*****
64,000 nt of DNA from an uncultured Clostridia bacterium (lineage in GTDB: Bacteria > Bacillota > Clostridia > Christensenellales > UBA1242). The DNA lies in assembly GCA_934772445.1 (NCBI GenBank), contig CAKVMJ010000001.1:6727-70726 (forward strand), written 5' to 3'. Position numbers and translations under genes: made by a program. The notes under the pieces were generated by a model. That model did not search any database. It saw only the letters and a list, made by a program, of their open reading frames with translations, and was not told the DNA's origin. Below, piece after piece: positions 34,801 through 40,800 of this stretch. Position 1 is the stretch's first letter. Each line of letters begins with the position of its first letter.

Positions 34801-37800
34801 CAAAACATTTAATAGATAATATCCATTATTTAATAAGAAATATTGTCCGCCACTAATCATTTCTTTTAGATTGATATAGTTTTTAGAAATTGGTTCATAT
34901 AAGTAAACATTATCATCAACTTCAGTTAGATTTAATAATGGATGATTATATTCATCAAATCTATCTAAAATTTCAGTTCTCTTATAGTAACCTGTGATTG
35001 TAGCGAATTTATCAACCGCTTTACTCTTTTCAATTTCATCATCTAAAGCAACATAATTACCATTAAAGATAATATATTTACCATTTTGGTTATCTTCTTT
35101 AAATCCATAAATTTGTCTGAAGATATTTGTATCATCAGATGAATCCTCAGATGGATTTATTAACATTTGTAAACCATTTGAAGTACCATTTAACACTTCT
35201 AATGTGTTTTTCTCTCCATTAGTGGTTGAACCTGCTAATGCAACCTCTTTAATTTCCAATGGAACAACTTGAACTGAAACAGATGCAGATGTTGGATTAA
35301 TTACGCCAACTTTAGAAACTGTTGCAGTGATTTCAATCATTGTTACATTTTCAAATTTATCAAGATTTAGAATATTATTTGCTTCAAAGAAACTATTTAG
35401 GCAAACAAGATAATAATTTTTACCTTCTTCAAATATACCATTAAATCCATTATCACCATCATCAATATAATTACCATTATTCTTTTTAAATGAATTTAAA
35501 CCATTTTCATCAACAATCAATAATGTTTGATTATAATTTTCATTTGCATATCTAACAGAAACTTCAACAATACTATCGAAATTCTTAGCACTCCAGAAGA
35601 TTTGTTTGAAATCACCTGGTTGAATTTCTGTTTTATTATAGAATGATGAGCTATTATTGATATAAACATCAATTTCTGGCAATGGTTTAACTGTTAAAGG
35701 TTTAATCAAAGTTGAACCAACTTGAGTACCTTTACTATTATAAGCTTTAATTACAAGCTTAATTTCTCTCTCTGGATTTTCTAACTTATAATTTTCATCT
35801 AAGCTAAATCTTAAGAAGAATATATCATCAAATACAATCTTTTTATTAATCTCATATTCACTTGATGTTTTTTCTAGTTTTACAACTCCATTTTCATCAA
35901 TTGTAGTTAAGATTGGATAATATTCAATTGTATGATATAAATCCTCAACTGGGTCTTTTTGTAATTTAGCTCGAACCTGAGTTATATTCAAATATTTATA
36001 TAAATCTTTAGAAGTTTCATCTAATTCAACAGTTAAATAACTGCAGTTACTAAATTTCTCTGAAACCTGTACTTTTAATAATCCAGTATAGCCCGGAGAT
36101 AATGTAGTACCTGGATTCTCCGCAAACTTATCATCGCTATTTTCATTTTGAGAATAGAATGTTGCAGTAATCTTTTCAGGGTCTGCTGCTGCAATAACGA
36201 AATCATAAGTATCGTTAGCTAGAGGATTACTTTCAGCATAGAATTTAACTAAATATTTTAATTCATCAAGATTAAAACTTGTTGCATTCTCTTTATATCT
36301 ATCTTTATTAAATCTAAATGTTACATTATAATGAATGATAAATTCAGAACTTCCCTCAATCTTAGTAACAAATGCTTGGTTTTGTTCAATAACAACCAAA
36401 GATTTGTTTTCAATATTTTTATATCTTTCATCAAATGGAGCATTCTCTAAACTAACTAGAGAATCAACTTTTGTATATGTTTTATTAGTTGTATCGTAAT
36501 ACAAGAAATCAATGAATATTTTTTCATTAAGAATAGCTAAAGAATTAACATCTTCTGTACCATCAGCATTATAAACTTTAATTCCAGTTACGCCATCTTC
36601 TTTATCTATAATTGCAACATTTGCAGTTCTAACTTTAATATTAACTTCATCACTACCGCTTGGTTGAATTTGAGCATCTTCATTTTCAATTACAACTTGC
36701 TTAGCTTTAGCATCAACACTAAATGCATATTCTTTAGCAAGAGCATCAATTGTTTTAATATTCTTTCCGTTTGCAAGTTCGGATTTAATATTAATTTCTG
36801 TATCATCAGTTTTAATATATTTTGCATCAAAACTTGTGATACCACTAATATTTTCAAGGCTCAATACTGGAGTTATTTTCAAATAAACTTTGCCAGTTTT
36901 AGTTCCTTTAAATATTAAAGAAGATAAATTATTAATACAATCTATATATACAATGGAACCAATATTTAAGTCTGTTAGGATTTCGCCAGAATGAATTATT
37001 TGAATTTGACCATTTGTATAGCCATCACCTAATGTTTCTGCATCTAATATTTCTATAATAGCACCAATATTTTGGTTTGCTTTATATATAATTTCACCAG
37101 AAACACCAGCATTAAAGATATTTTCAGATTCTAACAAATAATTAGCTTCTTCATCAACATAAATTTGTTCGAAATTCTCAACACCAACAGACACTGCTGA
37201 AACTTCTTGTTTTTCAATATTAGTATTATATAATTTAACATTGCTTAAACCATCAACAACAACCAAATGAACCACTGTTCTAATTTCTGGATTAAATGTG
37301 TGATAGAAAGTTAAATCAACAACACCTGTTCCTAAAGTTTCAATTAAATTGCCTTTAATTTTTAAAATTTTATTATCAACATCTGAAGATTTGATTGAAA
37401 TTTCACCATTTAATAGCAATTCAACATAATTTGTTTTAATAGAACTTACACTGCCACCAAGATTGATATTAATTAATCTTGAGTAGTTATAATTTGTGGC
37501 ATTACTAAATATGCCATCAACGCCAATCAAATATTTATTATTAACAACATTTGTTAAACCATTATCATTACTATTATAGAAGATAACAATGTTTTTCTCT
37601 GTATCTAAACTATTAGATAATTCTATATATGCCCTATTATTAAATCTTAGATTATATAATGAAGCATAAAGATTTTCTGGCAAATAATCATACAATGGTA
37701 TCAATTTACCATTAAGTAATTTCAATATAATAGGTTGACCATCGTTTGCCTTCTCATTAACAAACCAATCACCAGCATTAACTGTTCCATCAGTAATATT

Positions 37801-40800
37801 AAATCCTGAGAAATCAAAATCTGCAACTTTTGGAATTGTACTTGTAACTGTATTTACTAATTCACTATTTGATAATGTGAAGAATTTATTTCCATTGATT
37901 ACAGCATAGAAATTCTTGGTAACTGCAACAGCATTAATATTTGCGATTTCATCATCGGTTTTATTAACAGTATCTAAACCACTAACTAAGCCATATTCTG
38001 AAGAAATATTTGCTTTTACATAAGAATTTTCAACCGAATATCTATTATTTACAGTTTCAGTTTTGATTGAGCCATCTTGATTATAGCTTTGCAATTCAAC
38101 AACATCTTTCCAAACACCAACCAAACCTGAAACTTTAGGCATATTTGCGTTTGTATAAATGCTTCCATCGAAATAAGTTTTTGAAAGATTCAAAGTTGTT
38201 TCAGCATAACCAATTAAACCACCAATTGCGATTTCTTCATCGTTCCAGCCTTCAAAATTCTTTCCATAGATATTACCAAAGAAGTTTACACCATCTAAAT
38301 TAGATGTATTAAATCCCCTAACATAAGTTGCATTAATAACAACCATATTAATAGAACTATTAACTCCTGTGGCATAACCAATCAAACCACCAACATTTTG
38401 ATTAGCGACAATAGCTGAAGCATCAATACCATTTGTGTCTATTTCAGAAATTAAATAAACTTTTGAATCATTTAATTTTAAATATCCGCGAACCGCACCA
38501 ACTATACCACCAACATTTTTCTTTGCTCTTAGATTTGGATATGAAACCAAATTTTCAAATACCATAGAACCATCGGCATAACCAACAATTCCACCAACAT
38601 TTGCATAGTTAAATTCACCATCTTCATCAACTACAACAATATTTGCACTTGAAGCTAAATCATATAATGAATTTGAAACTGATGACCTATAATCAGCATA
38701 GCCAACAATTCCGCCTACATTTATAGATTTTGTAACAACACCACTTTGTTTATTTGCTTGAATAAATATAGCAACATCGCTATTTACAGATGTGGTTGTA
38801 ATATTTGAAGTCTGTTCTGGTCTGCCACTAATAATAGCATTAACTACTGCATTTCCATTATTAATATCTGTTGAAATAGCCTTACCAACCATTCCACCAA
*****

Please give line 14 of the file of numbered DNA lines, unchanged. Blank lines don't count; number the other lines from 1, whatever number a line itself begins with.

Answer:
35901 TTGTAGTTAAGATTGGATAATATTCAATTGTATGATATAAATCCTCAACTGGGTCTTTTTGTAATTTAGCTCGAACCTGAGTTATATTCAAATATTTATA